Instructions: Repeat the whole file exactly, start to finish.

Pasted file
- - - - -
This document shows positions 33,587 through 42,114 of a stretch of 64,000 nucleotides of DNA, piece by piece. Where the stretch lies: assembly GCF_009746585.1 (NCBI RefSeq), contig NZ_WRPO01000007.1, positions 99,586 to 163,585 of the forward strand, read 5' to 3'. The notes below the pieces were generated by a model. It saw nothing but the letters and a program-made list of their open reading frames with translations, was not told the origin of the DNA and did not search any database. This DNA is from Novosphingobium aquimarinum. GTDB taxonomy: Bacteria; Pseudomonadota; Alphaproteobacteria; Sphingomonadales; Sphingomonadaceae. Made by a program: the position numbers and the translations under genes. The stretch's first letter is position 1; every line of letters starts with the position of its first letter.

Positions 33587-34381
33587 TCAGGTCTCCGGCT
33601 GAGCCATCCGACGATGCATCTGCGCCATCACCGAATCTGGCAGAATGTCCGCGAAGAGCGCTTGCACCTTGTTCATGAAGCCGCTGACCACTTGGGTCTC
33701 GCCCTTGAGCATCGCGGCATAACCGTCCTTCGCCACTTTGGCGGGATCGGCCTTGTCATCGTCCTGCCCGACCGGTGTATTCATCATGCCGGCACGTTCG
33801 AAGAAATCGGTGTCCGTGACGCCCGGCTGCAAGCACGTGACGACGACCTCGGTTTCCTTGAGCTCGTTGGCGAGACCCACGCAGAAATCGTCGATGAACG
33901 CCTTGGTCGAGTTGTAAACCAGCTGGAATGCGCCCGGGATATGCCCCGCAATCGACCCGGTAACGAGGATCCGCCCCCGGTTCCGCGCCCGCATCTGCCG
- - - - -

This document shows positions 33,587 through 42,114 of a stretch of 64,000 nucleotides of DNA, piece by piece. Where the stretch lies: assembly GCF_009746585.1 (NCBI RefSeq), contig NZ_WRPO01000007.1, positions 99,586 to 163,585 of the forward strand, read 5' to 3'. The notes below the pieces were generated by a model. It saw nothing but the letters and a program-made list of their open reading frames with translations, was not told the origin of the DNA and did not search any database. This DNA is from Novosphingobium aquimarinum. GTDB taxonomy: Bacteria; Pseudomonadota; Alphaproteobacteria; Sphingomonadales; Sphingomonadaceae. Made by a program: the position numbers and the translations under genes. The stretch's first letter is position 1; every line of letters starts with the position of its first letter.

Positions 33587-34381
33587 TCAGGTCTCCGGCT
33601 GAGCCATCCGACGATGCATCTGCGCCATCACCGAATCTGGCAGAATGTCCGCGAAGAGCGCTTGCACCTTGTTCATGAAGCCGCTGACCACTTGGGTCTC
33701 GCCCTTGAGCATCGCGGCATAACCGTCCTTCGCCACTTTGGCGGGATCGGCCTTGTCATCGTCCTGCCCGACCGGTGTATTCATCATGCCGGCACGTTCG
33801 AAGAAATCGGTGTCCGTGACGCCCGGCTGCAAGCACGTGACGACGACCTCGGTTTCCTTGAGCTCGTTGGCGAGACCCACGCAGAAATCGTCGATGAACG
33901 CCTTGGTCGAGTTGTAAACCAGCTGGAATGCGCCCGGGATATGCCCCGCAATCGACCCGGTAACGAGGATCCGCCCCCGGTTCCGCGCCCGCATCTGCCG